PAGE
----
There are two things which i observe here and one which i can identify with. The first is the fact that irrespective of who rules ths state or center, our lives aint gonna be affected greatly. The second thing is the point of people boozing !! It's something like - if u believe in God, u wud goto a temple either if u are happy or u are sad .. Same way, win or loose - bottles wud be emptied !! And alcohol is a wonderful thing .. It gives u such a sense of high, a sense of floating amongst the clouds, a sense of making u feel like u are the king .. And people who work - i mean physical labour - have their body aching like hell .. So a quarter wud relieve them of all their pain and make them sleep well !!! It's kind of difficult to explain - maybe u shud get into it and find out urself :) :)

P.S - i am not a drunkard neither do i endorse alchol !! But i wud surely recommend it !!

Chandru said...

I have travelled in many buses....but never noticed in detail most aspects of what you' ve mentioned....made for some great reading dude.....

musafir said...

@ shooting star: :) - not really, there is a lot I miss out on and which is still unseen. I guess when you write fiction (most of this post is fiction) your imagination tends to fill out on what you miss in real life.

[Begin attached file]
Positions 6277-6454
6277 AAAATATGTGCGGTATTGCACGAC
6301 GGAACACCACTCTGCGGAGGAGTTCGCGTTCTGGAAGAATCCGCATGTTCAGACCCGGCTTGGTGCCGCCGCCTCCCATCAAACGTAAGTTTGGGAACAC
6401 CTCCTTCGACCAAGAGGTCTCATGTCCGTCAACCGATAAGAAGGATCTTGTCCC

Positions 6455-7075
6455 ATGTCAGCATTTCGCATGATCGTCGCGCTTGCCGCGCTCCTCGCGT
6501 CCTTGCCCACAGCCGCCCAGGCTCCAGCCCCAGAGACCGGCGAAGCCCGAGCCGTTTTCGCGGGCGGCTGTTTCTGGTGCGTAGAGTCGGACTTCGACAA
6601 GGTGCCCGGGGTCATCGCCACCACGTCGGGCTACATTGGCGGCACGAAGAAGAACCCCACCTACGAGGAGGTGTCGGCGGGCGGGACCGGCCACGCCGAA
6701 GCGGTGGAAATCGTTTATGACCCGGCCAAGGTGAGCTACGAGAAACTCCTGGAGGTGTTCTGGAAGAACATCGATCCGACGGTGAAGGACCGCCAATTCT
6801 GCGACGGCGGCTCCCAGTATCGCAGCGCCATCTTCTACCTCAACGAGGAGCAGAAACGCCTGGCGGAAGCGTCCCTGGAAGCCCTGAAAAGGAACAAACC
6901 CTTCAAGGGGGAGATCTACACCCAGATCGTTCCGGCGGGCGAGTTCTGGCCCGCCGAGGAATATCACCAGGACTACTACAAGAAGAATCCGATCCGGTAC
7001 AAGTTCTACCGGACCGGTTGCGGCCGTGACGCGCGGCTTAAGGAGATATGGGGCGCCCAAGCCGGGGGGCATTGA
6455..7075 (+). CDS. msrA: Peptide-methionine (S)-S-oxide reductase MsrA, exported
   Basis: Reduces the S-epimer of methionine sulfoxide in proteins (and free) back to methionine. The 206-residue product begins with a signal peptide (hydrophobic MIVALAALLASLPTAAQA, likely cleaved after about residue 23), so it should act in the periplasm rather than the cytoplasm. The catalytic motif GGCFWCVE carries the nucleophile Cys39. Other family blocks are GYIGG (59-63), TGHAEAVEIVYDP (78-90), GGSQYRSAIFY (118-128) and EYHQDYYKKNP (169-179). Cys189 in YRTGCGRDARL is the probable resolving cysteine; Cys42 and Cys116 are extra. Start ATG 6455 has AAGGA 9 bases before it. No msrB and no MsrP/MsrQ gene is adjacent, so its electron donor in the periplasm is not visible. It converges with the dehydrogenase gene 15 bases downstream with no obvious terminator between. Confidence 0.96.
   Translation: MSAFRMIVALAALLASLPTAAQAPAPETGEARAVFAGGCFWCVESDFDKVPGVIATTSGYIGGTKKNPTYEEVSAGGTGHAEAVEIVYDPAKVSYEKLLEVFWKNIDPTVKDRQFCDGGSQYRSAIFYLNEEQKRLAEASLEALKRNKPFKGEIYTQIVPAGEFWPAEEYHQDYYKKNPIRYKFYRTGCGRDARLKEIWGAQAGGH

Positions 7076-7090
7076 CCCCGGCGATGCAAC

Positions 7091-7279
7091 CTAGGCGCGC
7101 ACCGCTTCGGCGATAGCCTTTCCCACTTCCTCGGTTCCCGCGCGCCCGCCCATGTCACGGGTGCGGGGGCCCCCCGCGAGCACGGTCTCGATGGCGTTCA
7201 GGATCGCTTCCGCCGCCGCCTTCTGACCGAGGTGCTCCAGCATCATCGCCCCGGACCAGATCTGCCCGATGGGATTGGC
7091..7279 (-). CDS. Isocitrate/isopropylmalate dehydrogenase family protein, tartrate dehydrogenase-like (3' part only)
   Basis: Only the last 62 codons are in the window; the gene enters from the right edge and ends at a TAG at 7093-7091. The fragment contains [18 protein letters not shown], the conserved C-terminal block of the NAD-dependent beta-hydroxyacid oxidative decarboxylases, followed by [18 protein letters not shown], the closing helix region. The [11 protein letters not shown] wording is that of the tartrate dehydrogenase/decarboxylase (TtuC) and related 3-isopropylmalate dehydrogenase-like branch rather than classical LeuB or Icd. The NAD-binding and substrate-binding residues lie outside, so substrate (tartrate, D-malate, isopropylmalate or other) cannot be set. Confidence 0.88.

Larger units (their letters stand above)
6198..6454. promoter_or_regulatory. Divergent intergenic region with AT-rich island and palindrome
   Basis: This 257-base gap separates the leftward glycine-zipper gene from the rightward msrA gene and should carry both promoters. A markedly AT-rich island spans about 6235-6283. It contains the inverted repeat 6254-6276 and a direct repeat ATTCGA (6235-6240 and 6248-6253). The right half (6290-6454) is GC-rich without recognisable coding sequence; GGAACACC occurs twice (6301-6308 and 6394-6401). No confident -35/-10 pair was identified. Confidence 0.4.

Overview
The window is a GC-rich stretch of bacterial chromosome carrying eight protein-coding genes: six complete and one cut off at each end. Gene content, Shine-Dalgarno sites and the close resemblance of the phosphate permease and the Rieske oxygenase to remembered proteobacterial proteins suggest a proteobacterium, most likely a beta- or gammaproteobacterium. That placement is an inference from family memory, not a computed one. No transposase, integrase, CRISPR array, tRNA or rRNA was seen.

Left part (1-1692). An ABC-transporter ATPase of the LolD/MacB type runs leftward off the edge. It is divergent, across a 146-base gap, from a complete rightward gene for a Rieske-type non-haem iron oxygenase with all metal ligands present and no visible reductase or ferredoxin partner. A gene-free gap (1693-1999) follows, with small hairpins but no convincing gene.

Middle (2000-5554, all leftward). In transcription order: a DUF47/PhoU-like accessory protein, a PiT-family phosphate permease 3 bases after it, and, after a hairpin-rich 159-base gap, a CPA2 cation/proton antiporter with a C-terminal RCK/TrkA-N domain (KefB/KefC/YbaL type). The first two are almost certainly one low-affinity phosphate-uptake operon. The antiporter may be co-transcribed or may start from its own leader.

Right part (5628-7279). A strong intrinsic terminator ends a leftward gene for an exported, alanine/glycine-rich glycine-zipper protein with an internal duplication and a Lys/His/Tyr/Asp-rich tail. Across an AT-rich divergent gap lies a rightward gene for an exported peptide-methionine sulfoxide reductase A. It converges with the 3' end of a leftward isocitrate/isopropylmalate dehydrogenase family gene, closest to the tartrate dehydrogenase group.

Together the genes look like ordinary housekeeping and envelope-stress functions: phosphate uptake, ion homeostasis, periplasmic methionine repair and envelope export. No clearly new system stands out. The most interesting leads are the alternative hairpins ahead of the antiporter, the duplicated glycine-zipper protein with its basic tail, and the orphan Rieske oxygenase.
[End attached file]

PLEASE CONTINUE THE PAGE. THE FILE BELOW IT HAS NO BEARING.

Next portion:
@ karthik: And alcohol is a wonderful thing .. It gives u such a sense of high, a sense of floating amongst the clouds, a sense of making u feel like u are the king .. And people who work - i mean physical labour - have their body aching like hell .. So a quarter wud relieve them of all their pain and make them sleep well !!! That's the lousiest explanation I've heard in defence of drinking and alcoholism!

See, I have nothing against drinking and alcohol as long as people keep to themselves and make sure that nobody else (especially their family) is affected. As for the so called effects you attribute to alcohol viz, "sense of high", "sense of floating", "making u feel like king", I have other sources for the same, which are safe, healthy, free and do not affect impinge on others' freedom. Writing for instance. The bliss I get when I put down that final line in a poem and look back on my creation is -- so far -- unparalleled. And as for people involved in physical labour, again, I have nothing against them drinking -- just don't make a nuisance of yourself.